Vonda recently said something about hectograph and asked if I remembered it. I wrote back to her:
Oh do I remember hectograph. We had one when I was 12 or so. My brother Karl used it most; I think he put out literature on it when he was campaigning for office at Berkeley High. Karl had political ambitions. When he was nine he campaigned for City Manager of Berkeley. All he had to print up his literature on then was one of those letterpress sets where the letters are pink rubber, and you put them into little wooden slots with tweezers, and press it all on an inkpad, and then onto the paper, and it comes out rather pale and crooked, but PRINTED. His campaign slogan was The Man Who Can Do It. Good slogan, huh? He got three write-in votes. I was proud and impressed.
Anyhow, a hectograph is essentially a tray of very stiff jello and a kind of special ink that the message is written or typed in. The process is messy and slow, the ink has the gift of ubiquity, the jello has to be cleaned and recleaned and rerecleaned. The copies come out rather pallid and blurry, in a distinctive shade of purple.
It came in a neat little kit that all fit in a box not much bigger than the jello tray, which was probably 9×12. Easy to move, and to hide. Samizdat was often hectographed. There were jokes in Russia about all the people in Siberia with purple fingers. (My friend Jean worked in Saigon before the war, and there were jokes there, too, about people with purple fingers; but theirs were due to gentian violet which was a topical cure for a local sexually transmitted fungal itch.)
Talking about the hectograph reminded me of later efforts at home reproduction (of text). Some time in the seventies or eighties our friend Helen, who was working as a Kelly Girl (temp secretary) told us about home copiers, which were new, and knowing that I had a lot of copying, said we ought to get one, and told us which kind: a heat copier, I don’t remember the brand. It required a special sensitive paper. If you didn’t let it cook long enough, the copy was too anemic to read, and if you cooked it too long the paper turned a dark toasty brown, thus entirely concealing the text. But with a little care it worked, and it didn’t cost too much or take up much room, and I used it a lot, copying letters mostly, and music for my recorder.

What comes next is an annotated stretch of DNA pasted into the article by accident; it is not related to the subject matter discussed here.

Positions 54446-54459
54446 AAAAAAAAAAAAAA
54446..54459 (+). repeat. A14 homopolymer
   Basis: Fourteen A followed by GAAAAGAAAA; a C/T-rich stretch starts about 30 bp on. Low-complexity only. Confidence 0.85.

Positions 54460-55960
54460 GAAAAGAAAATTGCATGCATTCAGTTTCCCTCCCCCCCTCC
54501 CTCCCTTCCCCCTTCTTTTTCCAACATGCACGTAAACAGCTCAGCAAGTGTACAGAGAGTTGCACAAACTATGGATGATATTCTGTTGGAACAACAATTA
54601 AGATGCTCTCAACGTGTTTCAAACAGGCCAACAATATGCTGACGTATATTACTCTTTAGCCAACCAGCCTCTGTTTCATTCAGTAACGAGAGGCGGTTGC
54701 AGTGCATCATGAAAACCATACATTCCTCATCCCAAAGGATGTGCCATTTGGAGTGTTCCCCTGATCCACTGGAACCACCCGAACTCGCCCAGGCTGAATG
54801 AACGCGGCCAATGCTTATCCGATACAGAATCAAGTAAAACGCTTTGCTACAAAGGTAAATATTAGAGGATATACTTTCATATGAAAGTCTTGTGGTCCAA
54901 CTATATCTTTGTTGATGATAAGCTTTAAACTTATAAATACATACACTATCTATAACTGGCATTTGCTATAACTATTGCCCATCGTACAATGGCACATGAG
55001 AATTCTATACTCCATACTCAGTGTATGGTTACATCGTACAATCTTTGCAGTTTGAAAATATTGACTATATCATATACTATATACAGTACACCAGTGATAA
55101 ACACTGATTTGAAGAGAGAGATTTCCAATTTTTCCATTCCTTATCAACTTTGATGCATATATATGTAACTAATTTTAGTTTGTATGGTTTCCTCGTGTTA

What we didn’t know then was that the life of the copy was pretty short, I suppose because the paper remains somewhat light-sensitive. By now, the letters I filed are semi-legible. My lovely Scots and Welsh folksongs and the paper they’re on are gradually becoming exactly the same delicate brown color.
They look as if they’d been written in lemon juice, or milk, and let dry, and then held over a flame: Secret Writing. Did you do Secret Writing? It worked, but it wasn’t exactly easy to read, and the paper did tend to either toast slowly or burst into flame, thus destroying the Secret Message, possibly before you’d read it. But at least that kept the Secret.
A little background: The character of King Ashthera, with his dog, and his gambling streak, is derived from King Yudhisthira in the Mahabharata, the wonderful and interminable epic of India. When, towards the end of the story, Yudhisthira gets to Heaven, he is outraged to find some of his enemies are there, and some of his friends are not; and he decides not to enter Heaven at all unless they let his dog in with him.
I stole all that.
King Dog is available at the Book View Cafe eBookstore.